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Multitier Modules

Authors Pascal Weisenburger, Guido Salvaneschi



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Author Details

Pascal Weisenburger
  • Technische Universität Darmstadt, Germany
Guido Salvaneschi
  • Technische Universität Darmstadt, Germany

Acknowledgements

We would like to thank Philipp Schulz for the implementation of the first prototype of this work and all reviewers of this paper for their comments and suggestions.

Cite AsGet BibTex

Pascal Weisenburger and Guido Salvaneschi. Multitier Modules. In 33rd European Conference on Object-Oriented Programming (ECOOP 2019). Leibniz International Proceedings in Informatics (LIPIcs), Volume 134, pp. 3:1-3:29, Schloss Dagstuhl – Leibniz-Zentrum für Informatik (2019)
https://doi.org/10.4230/LIPIcs.ECOOP.2019.3

Abstract

Multitier programming languages address the complexity of developing distributed systems abstracting over low level implementation details such as data representation, serialization and network protocols. Since the functionalities of different peers can be defined in the same compilation unit, multitier languages do not force developers to modularize software along network boundaries. Unfortunately, combining the code for all tiers into the same compilation unit poses a scalability challenge or forces developers to resort to traditional modularization abstractions that are agnostic to the multitier nature of the language. In this paper, we address this issue with a module system for multitier languages. Our module system supports encapsulating each (cross-peer) functionality and defining it over abstract peer types. As a result, we disentangle modularization and distribution and we enable the definition of a distributed system as a composition of multitier modules, each representing a subsystem. Our case studies on distributed algorithms, distributed data structures, as well as on the Apache Flink task distribution system, show that multitier modules allow the definition of reusable (abstract) patterns of interaction in distributed software and enable separating the modularization and distribution concerns, properly separating functionalities in distributed systems.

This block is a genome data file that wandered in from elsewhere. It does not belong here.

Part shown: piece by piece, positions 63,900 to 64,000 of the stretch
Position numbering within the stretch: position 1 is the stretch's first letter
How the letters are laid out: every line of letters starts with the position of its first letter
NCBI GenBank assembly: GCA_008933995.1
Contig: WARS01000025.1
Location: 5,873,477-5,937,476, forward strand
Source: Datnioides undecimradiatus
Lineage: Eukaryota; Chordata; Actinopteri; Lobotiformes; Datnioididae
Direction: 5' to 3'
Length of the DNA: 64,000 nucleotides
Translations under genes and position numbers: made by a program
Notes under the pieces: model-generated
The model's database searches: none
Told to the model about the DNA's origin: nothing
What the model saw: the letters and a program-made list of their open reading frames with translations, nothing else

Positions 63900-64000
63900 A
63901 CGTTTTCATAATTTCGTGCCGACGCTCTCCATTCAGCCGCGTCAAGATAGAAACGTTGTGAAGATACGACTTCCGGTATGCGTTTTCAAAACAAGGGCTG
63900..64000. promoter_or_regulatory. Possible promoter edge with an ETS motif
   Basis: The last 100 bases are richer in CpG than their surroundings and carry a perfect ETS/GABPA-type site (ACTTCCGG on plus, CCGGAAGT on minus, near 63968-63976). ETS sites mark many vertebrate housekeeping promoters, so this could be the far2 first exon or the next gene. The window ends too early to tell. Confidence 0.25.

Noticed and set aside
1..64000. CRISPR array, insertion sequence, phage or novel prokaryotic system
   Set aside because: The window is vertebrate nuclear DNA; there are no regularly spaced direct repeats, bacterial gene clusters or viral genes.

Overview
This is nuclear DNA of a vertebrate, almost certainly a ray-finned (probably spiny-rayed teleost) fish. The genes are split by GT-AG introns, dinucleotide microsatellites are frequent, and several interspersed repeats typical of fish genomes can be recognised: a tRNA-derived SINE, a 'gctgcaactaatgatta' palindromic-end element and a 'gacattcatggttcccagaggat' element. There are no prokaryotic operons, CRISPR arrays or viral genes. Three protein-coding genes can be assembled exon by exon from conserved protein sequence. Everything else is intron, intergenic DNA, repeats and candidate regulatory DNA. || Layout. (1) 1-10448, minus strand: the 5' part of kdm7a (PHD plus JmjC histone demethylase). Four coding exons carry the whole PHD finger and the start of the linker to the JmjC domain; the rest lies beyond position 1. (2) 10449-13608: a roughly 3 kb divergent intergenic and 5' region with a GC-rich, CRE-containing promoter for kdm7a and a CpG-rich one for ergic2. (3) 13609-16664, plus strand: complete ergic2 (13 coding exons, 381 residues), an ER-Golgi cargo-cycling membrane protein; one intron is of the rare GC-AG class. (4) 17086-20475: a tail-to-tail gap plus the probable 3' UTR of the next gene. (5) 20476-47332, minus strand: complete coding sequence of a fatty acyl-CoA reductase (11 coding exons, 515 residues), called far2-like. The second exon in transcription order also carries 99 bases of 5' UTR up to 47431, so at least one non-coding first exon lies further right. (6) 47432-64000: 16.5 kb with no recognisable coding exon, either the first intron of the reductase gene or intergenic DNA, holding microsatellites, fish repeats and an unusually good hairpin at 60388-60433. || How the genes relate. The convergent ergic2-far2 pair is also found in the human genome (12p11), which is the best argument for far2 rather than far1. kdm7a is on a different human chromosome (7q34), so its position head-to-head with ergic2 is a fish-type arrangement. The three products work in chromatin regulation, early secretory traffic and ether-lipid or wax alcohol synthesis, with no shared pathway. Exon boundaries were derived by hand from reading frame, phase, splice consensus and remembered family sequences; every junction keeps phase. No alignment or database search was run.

Subject Classification

ACM Subject Classification
  • Computing methodologies → Distributed programming languages
  • Software and its engineering → Modules / packages
Keywords
  • Distributed Programming
  • Multitier Programming
  • Abstract Peer Types
  • Placement Types
  • Module Systems
  • Scala

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